The UK Supreme Court on Friday ruled that Royal Dutch can be sued by Bille community and the Ogale people of Ogoniland in English courts. The decision is a victory for the communities after a five-year battle, and overturns a Court of Appeal ruling.
In responding to the case brought by 42,500 Nigerian farmers and fishermen, Seniors Judges said UK-domiciled Shell, one of the world’s biggest energy companies, did have a common law duty of care, in the latest case to test whether multinationals can be held to account for the acts of overseas subsidiaries.
Royal Dutch Shell, responsible for about 50% of Nigeria’s delta oil production does not dispute that pollution had been caused, but argued it could not be held legally responsible for its Nigerian subsidiary.
Last year the Court of Appeal agreed with the company, but the Supreme Court said on Friday that that decision was flawed.
The communities, represented by law firm Leigh Day, argued Shell owed a common law duty of care to individuals who had suffered serious harm as a result of the systemic health, safety and environmental failings of one of its overseas subsidiaries.
Despite years of promises by successive governments in Nigeria, the issue of pollution in the Niger Delta region has only worsened.
In 2011 the UN concluded it would take 30 years to clear up the vast amounts of pollution in the Niger Delta.
The Ogale community of about 40,000 people are mostly fishermen or farmers who rely on Ogoniland’s waterways. But pollution has all but destroyed fishing, turning their lush home into a toxic wasteland.
There have been at least 40 oil spills from Shell’s pipelines since 1989, lawyers say Shell’s records reveal.
UN scientists have found an 8cm (3 inch) layer of refined oil floating on top of water that supplies the community’s drinking wells – vastly higher than is legally permitted.
In a statement Shell said: “The spills at issue happened in communities that are heavily impacted by oil theft, illegal oil refining, and the sabotage of pipelines.”
It said that, despite the causes of the pollution, its subsidiary had worked hard to both clean up and prevent spills.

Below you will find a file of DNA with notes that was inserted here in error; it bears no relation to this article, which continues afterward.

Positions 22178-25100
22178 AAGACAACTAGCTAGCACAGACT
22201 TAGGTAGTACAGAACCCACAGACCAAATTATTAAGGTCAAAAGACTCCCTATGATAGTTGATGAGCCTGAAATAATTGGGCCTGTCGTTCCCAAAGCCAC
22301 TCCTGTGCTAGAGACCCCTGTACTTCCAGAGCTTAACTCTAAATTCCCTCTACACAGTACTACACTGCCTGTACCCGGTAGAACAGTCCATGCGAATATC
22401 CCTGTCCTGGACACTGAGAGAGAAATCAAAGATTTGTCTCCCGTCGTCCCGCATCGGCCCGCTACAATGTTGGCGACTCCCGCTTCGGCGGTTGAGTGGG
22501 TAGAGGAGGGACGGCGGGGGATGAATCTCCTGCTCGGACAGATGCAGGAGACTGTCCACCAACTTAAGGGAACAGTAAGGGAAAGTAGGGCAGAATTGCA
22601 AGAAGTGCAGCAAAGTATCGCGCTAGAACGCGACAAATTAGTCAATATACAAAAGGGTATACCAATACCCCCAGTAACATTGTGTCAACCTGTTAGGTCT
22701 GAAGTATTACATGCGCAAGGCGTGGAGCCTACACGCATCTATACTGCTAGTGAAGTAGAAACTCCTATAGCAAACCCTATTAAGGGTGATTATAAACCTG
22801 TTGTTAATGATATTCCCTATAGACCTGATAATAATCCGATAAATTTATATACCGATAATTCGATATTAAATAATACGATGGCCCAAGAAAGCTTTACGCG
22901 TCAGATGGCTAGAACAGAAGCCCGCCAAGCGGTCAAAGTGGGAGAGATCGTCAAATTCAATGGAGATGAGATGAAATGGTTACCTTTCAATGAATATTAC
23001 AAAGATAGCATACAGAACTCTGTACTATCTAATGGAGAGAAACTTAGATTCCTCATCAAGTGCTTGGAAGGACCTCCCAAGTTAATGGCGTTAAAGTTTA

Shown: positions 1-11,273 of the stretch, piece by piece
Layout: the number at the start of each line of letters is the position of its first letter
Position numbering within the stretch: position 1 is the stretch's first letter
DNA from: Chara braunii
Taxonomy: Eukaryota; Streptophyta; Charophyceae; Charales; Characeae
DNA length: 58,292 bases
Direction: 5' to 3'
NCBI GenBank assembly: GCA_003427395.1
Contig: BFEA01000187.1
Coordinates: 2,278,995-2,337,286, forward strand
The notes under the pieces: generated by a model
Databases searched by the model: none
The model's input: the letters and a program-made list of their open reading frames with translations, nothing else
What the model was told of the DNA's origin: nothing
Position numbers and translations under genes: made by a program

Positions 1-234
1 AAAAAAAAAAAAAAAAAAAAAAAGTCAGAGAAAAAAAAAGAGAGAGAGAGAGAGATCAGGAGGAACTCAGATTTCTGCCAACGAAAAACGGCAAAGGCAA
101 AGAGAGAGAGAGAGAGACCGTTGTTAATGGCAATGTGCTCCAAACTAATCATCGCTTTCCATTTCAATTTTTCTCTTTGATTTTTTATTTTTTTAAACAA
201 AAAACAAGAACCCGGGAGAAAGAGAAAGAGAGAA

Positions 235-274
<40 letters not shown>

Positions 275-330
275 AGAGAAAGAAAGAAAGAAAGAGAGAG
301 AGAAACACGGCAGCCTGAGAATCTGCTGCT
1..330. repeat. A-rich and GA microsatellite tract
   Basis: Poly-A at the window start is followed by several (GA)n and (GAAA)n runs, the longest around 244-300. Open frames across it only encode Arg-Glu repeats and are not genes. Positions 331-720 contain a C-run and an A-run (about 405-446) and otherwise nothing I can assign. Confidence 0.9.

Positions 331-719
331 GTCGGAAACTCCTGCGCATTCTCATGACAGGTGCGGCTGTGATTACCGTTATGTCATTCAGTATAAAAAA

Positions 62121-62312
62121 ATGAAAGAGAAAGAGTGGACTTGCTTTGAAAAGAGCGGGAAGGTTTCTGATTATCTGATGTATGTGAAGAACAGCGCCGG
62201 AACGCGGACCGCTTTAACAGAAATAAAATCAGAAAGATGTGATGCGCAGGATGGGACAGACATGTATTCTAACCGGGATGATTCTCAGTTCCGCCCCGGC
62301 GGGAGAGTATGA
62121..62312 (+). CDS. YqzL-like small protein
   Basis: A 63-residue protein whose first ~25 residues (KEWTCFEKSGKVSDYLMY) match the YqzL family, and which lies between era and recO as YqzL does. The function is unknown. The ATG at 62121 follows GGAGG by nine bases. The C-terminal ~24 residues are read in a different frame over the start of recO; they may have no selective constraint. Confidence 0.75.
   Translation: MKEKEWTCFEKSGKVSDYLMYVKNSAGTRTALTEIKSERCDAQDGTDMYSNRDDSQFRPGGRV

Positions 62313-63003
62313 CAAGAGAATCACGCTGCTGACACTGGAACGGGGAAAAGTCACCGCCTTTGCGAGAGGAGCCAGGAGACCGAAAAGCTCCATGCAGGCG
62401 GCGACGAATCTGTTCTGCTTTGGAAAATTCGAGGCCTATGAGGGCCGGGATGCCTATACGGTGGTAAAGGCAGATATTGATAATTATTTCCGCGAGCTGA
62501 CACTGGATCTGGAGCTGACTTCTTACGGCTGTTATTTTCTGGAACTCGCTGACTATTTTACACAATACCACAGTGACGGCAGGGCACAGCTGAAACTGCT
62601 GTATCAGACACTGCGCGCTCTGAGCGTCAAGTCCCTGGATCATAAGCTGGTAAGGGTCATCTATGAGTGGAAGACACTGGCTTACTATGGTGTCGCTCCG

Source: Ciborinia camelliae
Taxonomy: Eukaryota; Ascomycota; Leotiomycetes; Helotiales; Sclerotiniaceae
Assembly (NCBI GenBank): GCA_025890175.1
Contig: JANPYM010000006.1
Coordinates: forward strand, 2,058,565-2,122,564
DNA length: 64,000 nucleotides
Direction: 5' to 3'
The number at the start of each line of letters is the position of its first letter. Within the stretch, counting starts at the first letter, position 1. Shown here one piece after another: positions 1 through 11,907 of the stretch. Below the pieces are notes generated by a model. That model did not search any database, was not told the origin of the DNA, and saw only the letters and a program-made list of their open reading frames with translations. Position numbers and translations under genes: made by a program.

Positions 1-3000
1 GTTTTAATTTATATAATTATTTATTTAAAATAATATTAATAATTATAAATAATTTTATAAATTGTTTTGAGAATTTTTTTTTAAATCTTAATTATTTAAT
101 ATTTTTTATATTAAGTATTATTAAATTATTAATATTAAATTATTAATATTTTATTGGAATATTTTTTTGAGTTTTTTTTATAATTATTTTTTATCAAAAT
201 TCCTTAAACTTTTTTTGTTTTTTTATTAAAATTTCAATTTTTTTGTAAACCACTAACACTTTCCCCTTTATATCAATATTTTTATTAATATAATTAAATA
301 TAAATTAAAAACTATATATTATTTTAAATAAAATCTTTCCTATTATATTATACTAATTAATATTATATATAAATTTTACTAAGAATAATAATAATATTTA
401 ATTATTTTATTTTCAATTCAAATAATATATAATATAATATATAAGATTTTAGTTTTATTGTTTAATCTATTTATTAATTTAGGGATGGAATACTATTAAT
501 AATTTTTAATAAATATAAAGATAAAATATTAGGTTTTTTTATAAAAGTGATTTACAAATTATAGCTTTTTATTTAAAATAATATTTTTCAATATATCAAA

It’s the latest in a run of international and domestic law suits over Shell’s oil extraction in Nigeria.
In 2015 it accepted responsibility for two spills and agreed to pay £55m ($76M) to the Bodo community and assist in the clean-up.
In 2006 a Nigerian court ordered the company and partners to pay $1.5bn to the Ijaw people of Bayelsa state for environmental degradation in the area.
In an ongoing civil case, the widows of four environmental activists executed by Nigeria’s military regime in 1995 are suing Shell for allegedly providing support to the military. Shell denies the claims
Leigh Day also represented 2,500 Zambian villagers in their pollution case against UK-based mining giant Vedanta Resources. Last month the Supreme Court ruled in their favour and they won an undisclosed settlement.
As courts in western countries continue to rule the multinational companies domiciled in western nations are responsible for pollution and other ills their subsidiaries in Africa perpetuate, it shows that finally irresponsible deeds of these companies are beginning to be illuminated.
However, one cannot help but be wary of the fact that as the past deeds of western multinationals get settled, a much bigger darkness is being cast by the new players on the continent; the Chinese.
The Chinese companies have been accused of multiple offences, from pollution to horrible labour conditions, from abuse of local host communities to rampant corruption and many more.
Can Nigerians, Zambians, Congolese or any African community sue Chinese companies in a Chinese court?
I believe the resounding answer to that question is NO.
Nnamdi Maduakor is a Writer, Investor and Entrepreneur